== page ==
[381 S.W.3d 416]

On October 30, 2010, Mr. Williams partially performed on the alleged oral contract, delivering 307 bales of the estimated 1206 bales of cotton produced by his farm in 2010. Mr. Williams refused to deliver the remaining cotton, asserting that there was not a valid contract between Mr. Williams and Brooks Cotton.

On or about November 18, 2010, Brooks Cotton filed a Complaint for Specific Performance, Injunctive Relief, and Damages against Mr. Williams. An injunction hearing was held on November 30, 2010. Mr. Williams testified at the hearing regarding his experience and skills in marketing cotton, stating that he had been a cotton farmer for approximately twenty-five years. Mr. Williams testified that, in the majority of the years prior to 2010, he had entered into a contract with Brooks Cotton to sell his cotton crop. In most of those years, however, Mr. Williams agreed to the contract in person at Brooks Cotton's office after the cotton had been harvested, rather than over the telephone prior to the harvest. Mr. Williams did testify that he was familiar with the practice of “booking” cotton over the phone, as he had previously “booked” his cotton with Brooks Cotton in 2003. Mr. Williams testified, however, that he did not “book” his cotton with Brooks Cotton in August 2010, but that he merely called to discuss cotton prices. In addition, Mr. Williams explained his process for determining the price at which he will sell his cotton, wherein he reviews the selling price of his cotton crop in the previous three years. Although Mr. Williams testified that he receives daily texts regarding the price of cotton, he explained that he was not familiar with the common practice of “hedging” 3 engaged in by many cotton merchants. David Brooks of Brooks Cotton explained that hedging is a common practice in the cotton trade. In addition, Mr. Williams testified that he never uses his potential cotton crop as collateral on loans to finance the cotton crop, instead relying on various equipment and land. Mr. Williams went on to testify that he owed approximately $400,000.00 to the bank in loans, but that he had approximately $40,000.00 in bank accounts due to his off-season construction work. Based on the testimony, the court issued a preliminary injunction on the sale of Mr. Williams' 2010 production of cotton.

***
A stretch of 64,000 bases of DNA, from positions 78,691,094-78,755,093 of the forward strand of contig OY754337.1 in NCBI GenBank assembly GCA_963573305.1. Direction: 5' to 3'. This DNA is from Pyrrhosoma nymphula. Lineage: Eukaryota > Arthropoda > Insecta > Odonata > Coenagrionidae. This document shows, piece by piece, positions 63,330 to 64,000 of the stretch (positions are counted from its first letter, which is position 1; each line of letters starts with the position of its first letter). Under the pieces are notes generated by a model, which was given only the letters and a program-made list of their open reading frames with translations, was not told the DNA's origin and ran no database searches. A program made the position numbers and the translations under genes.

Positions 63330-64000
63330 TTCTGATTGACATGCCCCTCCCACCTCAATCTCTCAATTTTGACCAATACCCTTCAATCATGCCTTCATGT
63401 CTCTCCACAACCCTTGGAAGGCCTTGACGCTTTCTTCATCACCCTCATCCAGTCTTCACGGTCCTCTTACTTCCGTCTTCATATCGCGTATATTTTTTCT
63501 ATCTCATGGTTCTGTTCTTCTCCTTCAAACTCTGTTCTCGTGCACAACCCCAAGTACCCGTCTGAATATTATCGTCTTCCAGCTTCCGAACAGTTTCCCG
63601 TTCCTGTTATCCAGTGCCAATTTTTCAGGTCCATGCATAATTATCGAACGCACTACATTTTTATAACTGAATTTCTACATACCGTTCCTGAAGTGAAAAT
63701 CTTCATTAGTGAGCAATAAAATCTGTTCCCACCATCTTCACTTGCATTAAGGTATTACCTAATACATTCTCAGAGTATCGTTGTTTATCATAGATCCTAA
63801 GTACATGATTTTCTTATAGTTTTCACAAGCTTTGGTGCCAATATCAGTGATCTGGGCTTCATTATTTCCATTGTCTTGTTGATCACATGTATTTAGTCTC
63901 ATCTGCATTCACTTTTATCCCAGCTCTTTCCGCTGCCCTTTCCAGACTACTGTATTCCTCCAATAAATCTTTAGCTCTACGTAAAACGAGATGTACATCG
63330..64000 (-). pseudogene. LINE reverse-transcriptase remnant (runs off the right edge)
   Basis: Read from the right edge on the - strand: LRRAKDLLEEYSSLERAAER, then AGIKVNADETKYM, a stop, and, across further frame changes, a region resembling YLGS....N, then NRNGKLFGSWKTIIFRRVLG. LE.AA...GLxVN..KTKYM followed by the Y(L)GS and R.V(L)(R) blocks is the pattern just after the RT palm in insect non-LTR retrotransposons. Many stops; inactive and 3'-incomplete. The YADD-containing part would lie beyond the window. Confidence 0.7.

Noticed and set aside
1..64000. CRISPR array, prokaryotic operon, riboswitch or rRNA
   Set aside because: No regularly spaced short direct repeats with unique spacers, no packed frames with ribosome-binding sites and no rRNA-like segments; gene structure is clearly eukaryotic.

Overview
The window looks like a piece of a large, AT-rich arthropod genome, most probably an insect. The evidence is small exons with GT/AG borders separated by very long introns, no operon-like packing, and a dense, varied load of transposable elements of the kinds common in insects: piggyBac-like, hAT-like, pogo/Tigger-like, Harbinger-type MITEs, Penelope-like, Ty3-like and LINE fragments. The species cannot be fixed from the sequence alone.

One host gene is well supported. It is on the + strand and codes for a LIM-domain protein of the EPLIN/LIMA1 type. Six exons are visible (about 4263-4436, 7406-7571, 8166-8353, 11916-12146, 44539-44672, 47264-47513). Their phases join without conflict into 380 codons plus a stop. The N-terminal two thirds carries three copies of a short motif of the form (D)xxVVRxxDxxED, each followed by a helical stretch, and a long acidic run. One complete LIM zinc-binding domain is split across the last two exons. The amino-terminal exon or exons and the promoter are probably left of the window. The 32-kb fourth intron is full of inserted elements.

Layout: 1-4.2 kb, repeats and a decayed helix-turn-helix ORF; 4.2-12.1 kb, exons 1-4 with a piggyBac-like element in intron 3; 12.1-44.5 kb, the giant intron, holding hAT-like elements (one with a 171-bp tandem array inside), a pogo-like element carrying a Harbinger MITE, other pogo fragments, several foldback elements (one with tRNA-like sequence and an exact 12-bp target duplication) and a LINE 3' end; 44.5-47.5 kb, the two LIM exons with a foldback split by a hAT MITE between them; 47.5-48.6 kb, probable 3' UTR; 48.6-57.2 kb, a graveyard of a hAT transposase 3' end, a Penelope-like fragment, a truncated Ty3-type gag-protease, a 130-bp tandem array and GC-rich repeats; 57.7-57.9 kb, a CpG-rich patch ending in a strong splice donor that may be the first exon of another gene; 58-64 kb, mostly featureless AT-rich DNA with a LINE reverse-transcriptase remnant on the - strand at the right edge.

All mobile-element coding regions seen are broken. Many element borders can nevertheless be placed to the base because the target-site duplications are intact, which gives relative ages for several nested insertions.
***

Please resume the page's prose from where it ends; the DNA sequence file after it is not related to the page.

Several motions were subsequently filed in the trial court that are not the subject of this appeal.4 Importantly, Mr. Williams filed a motion for summary judgment on December 21, 2010, asserting, inter alia, that he was not a merchant under Tennessee's version of the Uniform Commercial Code (“U.C.C.”); therefore, the merchant exception to the Statute of Frauds did not apply and there was no valid contract between himself and Brooks Cotton. In the alternative, Mr. Williams argued that, if he was considered a merchant for purposes of the U.C.C., no valid contract existed because the written memorialization was not sent to him within a reasonable time.

[381 S.W.3d 417]

Brooks Cotton filed a response in opposition on February 24, 2011, arguing that Tennessee did not provide an exception that prevented farmers such as Mr. Williams from being considered merchants under the U.C.C., and that the statutory definition of a “merchant” pursuant to Tennessee Code Annotated Section 47–2–104 was broad enough to encompass Mr. Williams.

Mr. Williams filed an answer to the complaint on February 16, 2011, denying the material allegations contained therein.